A businessman who had emigrated from Scotland, Gibson was invited to become a member of the Commonwealth Bank Board of Directors in 1925. Subsequently, he was elected vice-chairman, and became chairman in 1926. Gibson had no experience in banking and his role centred on policy decisions and liaising with government.
Sir Leslie Melville (1902–2002)
After working as a public actuary and professor of economics in Adelaide, Melville served as economist to the Commonwealth Bank from March 1931 until 1950. He was a prolific writer and some of his correspondence has been preserved in the Bank’s Research Department correspondence files.
Sir Claude Reading (1874–1946)
Upon leaving school, Reading worked for the Union Bank of Australia for 6 years but spent the rest of his career in the tobacco business. He was appointed to the Commonwealth Bank Board in May 1927, replacing J Garvan, whose term expired 10 October 1931. Reading was reappointed to the Board on 13 January 1932 for a term of 7 years, and replaced Gibson as chair from January to October 1934. Reading was then re-elected chairman, a position he retained until the Board was dissolved in August 1945.
Sir Ernest Riddle (1873–1939)
After a career at the Bank of Australasia and in CBA branches, Riddle became Deputy Governor for a 3-year term on 10 October 1925. He was appointed as Governor of the CBA for a term of 5 years from 1 June 1927, then reappointed for a further 7 years from 1 June 1932. He retired from the CBA on 28 February 1938.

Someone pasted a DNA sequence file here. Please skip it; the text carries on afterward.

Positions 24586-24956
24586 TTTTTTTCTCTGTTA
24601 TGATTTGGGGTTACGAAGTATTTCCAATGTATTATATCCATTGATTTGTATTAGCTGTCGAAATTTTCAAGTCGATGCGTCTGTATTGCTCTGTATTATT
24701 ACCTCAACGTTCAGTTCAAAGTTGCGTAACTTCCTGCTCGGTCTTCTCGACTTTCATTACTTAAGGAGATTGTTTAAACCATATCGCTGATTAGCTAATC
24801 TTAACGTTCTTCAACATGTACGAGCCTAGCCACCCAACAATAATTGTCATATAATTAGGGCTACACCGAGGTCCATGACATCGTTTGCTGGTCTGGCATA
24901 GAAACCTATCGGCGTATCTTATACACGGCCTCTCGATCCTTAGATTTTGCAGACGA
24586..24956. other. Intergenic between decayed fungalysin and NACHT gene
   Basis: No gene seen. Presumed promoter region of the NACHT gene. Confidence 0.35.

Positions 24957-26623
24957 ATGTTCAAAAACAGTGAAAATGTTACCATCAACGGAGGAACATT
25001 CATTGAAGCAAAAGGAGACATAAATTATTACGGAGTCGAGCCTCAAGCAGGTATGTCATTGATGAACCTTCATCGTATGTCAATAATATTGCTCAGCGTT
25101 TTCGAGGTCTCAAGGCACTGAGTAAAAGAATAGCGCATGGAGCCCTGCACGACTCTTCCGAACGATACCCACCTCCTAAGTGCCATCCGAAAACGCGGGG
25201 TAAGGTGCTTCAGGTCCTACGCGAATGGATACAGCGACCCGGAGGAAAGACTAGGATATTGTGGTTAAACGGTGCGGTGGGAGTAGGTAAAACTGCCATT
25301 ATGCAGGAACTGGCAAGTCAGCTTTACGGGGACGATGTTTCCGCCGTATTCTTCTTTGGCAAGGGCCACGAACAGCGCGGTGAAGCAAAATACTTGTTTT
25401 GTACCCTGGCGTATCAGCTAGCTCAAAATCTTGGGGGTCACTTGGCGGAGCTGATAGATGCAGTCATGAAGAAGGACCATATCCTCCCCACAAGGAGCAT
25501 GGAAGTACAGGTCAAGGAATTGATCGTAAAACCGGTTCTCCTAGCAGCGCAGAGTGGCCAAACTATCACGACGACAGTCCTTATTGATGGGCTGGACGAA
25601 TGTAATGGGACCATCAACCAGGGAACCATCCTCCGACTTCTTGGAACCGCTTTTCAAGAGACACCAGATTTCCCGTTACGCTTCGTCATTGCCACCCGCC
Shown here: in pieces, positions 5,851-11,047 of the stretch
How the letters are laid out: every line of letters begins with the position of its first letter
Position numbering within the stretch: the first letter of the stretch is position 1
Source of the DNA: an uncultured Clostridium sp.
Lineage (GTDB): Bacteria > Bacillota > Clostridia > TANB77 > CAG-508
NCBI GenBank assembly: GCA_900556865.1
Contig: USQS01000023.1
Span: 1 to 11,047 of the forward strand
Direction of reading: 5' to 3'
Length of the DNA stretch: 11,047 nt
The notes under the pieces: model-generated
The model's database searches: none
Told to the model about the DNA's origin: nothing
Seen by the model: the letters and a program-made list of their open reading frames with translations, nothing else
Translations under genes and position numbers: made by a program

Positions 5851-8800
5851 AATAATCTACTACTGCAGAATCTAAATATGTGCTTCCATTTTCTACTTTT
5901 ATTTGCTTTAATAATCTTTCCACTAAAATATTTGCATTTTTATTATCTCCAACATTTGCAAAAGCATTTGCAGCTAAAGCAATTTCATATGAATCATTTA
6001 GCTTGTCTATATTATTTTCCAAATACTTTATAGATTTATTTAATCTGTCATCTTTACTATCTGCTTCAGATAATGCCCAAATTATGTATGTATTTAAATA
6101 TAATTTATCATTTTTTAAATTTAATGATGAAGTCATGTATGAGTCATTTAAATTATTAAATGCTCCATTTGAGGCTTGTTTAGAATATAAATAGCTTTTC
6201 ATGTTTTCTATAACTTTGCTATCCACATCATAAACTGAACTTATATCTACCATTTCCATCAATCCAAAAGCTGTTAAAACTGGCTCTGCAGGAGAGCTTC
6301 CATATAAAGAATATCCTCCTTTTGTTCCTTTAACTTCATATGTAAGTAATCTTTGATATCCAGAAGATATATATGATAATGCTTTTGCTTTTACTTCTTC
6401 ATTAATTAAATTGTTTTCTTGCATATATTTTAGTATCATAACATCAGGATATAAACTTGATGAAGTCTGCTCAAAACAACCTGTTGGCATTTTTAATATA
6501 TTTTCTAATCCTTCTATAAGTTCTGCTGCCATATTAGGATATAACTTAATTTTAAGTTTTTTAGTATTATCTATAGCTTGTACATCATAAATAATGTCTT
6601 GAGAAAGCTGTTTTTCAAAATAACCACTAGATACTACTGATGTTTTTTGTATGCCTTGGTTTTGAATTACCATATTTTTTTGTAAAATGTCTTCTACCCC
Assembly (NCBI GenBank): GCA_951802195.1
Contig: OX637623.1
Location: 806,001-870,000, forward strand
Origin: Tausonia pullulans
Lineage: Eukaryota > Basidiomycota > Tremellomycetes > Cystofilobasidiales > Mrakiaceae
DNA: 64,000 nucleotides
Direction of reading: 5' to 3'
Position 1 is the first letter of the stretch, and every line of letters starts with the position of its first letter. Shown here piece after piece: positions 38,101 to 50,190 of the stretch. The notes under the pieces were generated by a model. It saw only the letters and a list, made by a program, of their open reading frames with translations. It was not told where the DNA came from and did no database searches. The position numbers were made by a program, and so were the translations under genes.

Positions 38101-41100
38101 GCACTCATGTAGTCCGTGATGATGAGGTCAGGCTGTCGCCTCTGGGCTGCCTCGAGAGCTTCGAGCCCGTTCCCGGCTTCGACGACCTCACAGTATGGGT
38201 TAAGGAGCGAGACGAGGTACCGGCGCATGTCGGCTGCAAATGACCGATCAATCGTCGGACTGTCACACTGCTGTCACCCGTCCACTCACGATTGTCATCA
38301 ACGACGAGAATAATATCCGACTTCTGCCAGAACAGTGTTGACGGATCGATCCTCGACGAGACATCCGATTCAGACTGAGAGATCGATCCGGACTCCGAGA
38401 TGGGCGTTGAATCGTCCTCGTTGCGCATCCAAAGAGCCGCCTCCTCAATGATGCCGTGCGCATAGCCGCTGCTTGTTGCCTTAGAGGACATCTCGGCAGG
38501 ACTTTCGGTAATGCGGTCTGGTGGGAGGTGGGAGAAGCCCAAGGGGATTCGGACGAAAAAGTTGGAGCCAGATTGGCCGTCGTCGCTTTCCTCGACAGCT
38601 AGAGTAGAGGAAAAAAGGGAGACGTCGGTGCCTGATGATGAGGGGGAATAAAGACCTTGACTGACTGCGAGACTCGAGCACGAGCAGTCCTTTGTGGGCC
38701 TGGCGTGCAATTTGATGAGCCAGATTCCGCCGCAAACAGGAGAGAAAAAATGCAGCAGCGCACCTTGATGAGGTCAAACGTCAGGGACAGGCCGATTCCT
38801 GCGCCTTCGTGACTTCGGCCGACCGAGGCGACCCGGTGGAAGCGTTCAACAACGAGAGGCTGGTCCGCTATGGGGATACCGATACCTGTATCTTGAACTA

1 The Loan Council, established at the Premiers' Conference in May 1923, was a way of dealing with competition between the states and the Commonwealth in the raising of loans in London by coordinating loan activity.
This information is drawn from records held by the Reserve Bank of Australia and the following external sources:
Butlin M, R Dixon and P Lloyd (2014), ‘Statistical Appendix: Selected Data Series, 1800–2010’, in S Ville and G Withers (eds), The Economic History of Australia, Cambridge University Press, Cambridge, pp 555–594.
Coleman W, S Cornish and A Hagger (2006), ‘The Great Depression and the battle for inflation’ in Giblin's Platoon: The trials and triumph of the economist in Australian public life, ANU Press, Canberra. Available at < http://press-files.anu.edu.au/downloads/press/p55501/mobile/ch06.html >.
Cornish S (2010), The Evolution of Central Banking in Australia, Reserve Bank of Australia, Sydney.
Fitz-Gibbon B and M Gizycki (2001), ‘A History of Last-resort Lending and Other Support for Troubled Financial Institutions in Australia’, RBA Research Discussion Paper No 2001-07.
Giblin LF (1951), The Growth of a Central Bank: The Development of The Commonwealth Bank of Australia, 1924–1945, Melbourne University Press, Melbourne.
Henderson A (2012), ‘Joseph Lyons – Australia’s Depression Prime Minister’, Papers on Parliament No 58.
Markwell DJ (2000), ‘Keynes and the Depression in Australia’, RBA Research Discussion Paper No 2000-04.
National Archives of Australia: Joseph Lyons; C102, Radio Archives master audio tapes, subject classification system, 1933–1971; 1552431, Right Honourable Joseph Aloysius Lyons MP – 1934.
Schedvin CB (1970), Australian and the Great Depression. A Study of Economic Development and Policy in the 1920s and 1930s, Sydney University Press, Sydney.
Steven M (1988), ‘Reading, Sir Claude Hill (1874–1946)’, Australian Dictionary of Biography, Volume 11, Melbourne University Press, Melbourne. Available at < https://adb.anu.edu.au/biography/reading-sir-claude-hill-8167 >.
The Reserve Bank Archives do not have a specific classification of records that deal with the Great Depression. However, there are records that were produced during this time and contain Depression-related information. These records include the London Letters (business correspondence between the Head Office in Sydney and London Office). In particular the London Letter’s S-L-132 to S-L-179 London Letters which include information on the Ottawa Conference (1932) and Melville’s trip to London for the World Economic Conference (1933).